With the Seattle Seahawks looking to wrap up home field advantage in the NFC playoffs this weekend, the San Francisco 49ers trying to hold on to a Wild Card spot, the Arizona Cardinals one win from a 10-win season, and the St. Louis Rams just two games under .500 with two games to play, it’s not out of the question to look at the NFC West as the best division in the NFL this season.
In 2002, the NFL went to a four-division format in each conference with four teams in each division. In the 11 years since, only three times have the four teams in a division won a combined 4o or more games in a season. In 2007, the four NFC East teams combined for 40 wins; in 2008, the four NFC South teams won 40 games. Also in 2007, the four AFC South teams won 42 games (Indianapolis, 13; Jacksonville, 11; Tennessee, 10; and Houston, eight) most since the new format was instituted back in 2002.
There’s a good chance that the NFC West this year will not only join the other three 40-win divisions, but they might match the 42 wins of the 2007 AFC South. These four teams currently have a combined 37 wins going into Week #16 games (Seattle, 12; San Francisco, 10; Arizona, nine; and St. Louis, six).
Here’s a quick look at the combined wins of each of the eight NFL divisions.
NFC West, 37
AFC West, 33
AFC East, 29
NFC South, 28
AFC North, 27
NFC North, 26
NFC East, 23
AFC South, 20
Interesting stat: Since 2002, the eventual Super Bowl champion has come from the division with the most combined wins three times… in 2002 (Tampa Bay), 2003 (New England) and 2004 (New England). Of the three divisions that had a combined 40 or more wins since 2002, only once, the NFC East in 2007, had a team win the Super Bowl, the New York Giants.
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Does it matter if an NFL team is the only team in their division to win 10 or more games? Does it matter if a team wins a divisional title by five or more games? If a team is one of three in their division to win 10 or more games, do they have a better chance to reach the Super Bowl? Do teams that win their division by one game or less (or tie for the divisional title) have a better chance of winning the Super Bowl than say a team that wins their division by five or more games?
Let’s try to answer these questions. Back in 2002, the NFL went to a four-division format in each conference. That gives us 11 years of past history to analyze divisional races and how they affect the Super Bowl teams (and winners). The following stats reflect the past 11 NFL seasons, 88 different divisional races.
1. In 43 of the 88 divisional races since 20002, the race ended with only one team in the division winning 10 games or more. In 33 races, two teams in the division won 10-plus games; in nine races, none of the teams win 10-plus games; and in three races, three different teams won 10 or more games.
2. Of the 22 teams that played in the Super Bowl since 2002, exactly half (11) came from a division that had only one team with 10-plus wins; nine of the 22 came from a division with two 10-plus win teams. Two teams came from a conference that had no team winning 10 or more games. Since 2002, none of the three divisions that had three teams with 10-plus wins has made it to the Super Bowl.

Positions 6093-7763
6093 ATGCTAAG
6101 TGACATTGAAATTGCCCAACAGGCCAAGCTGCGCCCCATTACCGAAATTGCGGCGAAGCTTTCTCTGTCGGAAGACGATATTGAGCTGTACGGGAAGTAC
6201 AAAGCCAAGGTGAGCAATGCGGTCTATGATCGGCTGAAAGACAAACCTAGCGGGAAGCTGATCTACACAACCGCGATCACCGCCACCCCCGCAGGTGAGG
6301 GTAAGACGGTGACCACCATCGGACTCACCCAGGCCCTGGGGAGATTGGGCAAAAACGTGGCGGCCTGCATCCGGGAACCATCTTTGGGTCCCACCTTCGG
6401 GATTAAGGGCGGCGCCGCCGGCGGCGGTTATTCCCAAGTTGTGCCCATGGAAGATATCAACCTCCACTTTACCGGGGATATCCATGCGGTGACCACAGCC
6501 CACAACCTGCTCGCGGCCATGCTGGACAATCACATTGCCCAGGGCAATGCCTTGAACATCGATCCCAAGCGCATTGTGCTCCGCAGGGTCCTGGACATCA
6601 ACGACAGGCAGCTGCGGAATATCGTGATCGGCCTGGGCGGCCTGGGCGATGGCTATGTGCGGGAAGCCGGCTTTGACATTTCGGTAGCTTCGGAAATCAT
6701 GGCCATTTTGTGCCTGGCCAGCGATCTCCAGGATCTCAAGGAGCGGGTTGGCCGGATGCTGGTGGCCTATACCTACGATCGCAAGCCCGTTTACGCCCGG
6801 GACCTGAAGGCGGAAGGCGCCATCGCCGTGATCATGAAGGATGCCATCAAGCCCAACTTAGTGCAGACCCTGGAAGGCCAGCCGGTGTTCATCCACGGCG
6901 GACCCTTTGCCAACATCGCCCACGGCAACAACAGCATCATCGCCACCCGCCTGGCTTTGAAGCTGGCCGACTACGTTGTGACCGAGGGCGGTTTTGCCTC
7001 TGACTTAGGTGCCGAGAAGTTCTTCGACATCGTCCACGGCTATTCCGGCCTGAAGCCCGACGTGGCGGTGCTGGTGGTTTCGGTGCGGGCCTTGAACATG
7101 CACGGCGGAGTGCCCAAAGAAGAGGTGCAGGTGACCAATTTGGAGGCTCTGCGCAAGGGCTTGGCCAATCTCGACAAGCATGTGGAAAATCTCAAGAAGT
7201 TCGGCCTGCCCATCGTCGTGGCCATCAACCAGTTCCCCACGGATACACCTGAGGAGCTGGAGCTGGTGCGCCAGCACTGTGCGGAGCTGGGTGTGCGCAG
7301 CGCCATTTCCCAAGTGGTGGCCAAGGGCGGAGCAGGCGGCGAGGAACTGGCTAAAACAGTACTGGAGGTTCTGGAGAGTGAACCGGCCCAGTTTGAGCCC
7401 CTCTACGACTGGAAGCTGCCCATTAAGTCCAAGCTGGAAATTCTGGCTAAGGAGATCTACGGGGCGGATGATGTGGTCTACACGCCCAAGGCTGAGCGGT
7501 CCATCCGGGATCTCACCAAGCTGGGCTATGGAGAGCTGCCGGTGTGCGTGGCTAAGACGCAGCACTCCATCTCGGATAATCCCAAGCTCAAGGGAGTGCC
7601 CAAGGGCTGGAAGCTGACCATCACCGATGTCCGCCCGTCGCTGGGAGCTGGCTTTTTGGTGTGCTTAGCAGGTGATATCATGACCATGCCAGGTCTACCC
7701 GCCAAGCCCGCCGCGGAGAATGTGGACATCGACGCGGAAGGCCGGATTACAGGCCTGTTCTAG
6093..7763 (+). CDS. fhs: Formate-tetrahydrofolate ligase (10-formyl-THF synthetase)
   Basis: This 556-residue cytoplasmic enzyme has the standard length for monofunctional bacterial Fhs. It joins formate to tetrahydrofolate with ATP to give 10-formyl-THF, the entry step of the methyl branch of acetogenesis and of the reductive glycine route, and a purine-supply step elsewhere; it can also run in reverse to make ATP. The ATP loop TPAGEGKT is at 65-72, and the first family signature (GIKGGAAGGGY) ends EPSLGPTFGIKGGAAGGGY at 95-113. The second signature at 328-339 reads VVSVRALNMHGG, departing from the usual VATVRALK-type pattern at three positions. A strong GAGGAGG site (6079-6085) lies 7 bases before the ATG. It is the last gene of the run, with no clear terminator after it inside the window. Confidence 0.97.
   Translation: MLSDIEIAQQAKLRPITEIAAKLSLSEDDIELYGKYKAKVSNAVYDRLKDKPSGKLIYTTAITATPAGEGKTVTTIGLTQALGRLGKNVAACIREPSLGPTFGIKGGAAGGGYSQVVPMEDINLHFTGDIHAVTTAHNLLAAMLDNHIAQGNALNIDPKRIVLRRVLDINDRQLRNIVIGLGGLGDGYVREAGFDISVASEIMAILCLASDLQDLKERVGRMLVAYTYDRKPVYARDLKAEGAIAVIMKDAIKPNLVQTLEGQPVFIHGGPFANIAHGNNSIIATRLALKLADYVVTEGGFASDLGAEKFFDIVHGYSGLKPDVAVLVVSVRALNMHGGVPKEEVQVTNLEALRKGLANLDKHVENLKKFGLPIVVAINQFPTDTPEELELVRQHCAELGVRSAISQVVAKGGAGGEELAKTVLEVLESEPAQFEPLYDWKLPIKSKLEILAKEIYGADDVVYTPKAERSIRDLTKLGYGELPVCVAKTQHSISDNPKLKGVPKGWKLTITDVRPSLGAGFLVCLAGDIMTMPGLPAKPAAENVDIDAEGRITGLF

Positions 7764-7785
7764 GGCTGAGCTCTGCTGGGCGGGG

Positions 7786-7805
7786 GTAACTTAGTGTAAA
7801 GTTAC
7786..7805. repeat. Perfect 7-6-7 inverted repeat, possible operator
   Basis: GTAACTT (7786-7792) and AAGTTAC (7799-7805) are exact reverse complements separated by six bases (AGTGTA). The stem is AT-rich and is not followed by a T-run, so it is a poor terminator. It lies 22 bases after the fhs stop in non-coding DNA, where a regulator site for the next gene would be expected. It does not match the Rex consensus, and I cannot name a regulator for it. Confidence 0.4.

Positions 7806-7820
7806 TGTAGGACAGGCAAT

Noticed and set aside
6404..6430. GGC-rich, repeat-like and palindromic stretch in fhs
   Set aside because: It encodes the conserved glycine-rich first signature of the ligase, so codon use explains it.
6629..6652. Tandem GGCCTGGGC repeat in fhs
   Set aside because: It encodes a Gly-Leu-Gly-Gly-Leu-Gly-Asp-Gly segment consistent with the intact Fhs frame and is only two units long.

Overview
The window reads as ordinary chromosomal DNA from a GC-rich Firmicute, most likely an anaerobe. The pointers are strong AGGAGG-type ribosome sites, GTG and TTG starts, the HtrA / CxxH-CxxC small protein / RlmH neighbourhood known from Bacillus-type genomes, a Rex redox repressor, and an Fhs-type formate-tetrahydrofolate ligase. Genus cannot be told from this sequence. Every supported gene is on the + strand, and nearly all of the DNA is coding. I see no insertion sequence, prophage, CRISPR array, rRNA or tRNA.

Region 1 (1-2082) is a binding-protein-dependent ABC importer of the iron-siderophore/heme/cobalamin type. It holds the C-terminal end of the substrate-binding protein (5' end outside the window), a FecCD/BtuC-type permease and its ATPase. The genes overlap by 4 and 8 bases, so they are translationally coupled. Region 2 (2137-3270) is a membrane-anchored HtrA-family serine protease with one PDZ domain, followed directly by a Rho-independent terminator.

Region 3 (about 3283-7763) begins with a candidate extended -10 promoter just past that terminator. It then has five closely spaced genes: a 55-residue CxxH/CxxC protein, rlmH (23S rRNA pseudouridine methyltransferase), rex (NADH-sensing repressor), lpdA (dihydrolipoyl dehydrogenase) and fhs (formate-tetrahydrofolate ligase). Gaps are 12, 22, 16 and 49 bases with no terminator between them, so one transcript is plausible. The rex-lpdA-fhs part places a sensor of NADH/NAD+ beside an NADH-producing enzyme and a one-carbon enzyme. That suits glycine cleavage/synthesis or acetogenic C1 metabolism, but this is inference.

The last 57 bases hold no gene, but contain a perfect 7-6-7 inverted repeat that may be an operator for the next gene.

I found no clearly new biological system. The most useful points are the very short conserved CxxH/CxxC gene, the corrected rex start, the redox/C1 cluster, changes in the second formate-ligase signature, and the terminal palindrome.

3. Seven of the 11 Super Bowl champs since 2002 came from a division with two teams with 10 or more wins.
4. Fifty-six of the 88 division races since 2002 (63.6 percent) finished in a tie or the first place team won the division by two games or less over the second place team. Eighteen teams since 2002 won their division by five games or more over the runner-up.
5. The last three Super Bowl champs came from divisions that were decided by one game or less.
6. Teams that won their division by one game or less are 5-2 in the Super Bowl since 2002. Teams that won their division by 1.5 to four games are 6-3 in the Super Bowl. Teams that won their division by five or more games are 0-6 in the Super Bowl in the last 11 years.
Week 13 had two games go into overtime: The Vikings beat the Bears 23-20, and the Atlanta Falcons defeated the Buffalo Bills 34-31. For the Falcons, it was their first overtime win on the road since September 26, 2010.
Through games of December 1, there have been 13 overtime games in the NFL this season. One ended in a tie, and the home team has won nine of the other 12 OT contests.
In 2012, there 21 regular-season overtime games in the NFL. Of those 21, the home team won 11 of them. There was also an overtime game in the playoffs; that was won by the away team (Baltimore) as they knocked the Denver Broncos out of the playoffs on their home field on a Justin Tucker 47-yard field goal in double overtime.
One of the more interesting overtime games last season was on December 2. The Seattle Seahawks were on the road facing the Chicago Bears. The Seahawks won the game 23-17 in Chicago in overtime. It was the first victory in a five-game winning streak that propelled the Seahawks to an 11-win season and a spot in the playoffs.
But another reason that game was noteworthy was that it was the first overtime win on the road for the Seahawks in almost 10 years. Prior to that win in Chicago, the last time Seattle won an overtime game on the road was December 29, 2002 when they beat the Chargers 31-28 in an overtime game in San Diego.
The current longest drought for a road overtime win belongs to the Arizona Cardinals. Arizona has not won an overtime game on the road since December 2, 2001.
With that in mind, here is the last time each team won an overtime game on the road.
Last overtime game won on the road, team
10-23-2003: New England
11-27-2005: St. Louis
10-29-2007: Green Bay
12-9-2007: San Diego
9-14-2008: San Francisco
1-22-2012: New York Giants
9-23-2012: Kansas City
9-23-2012: New York Jets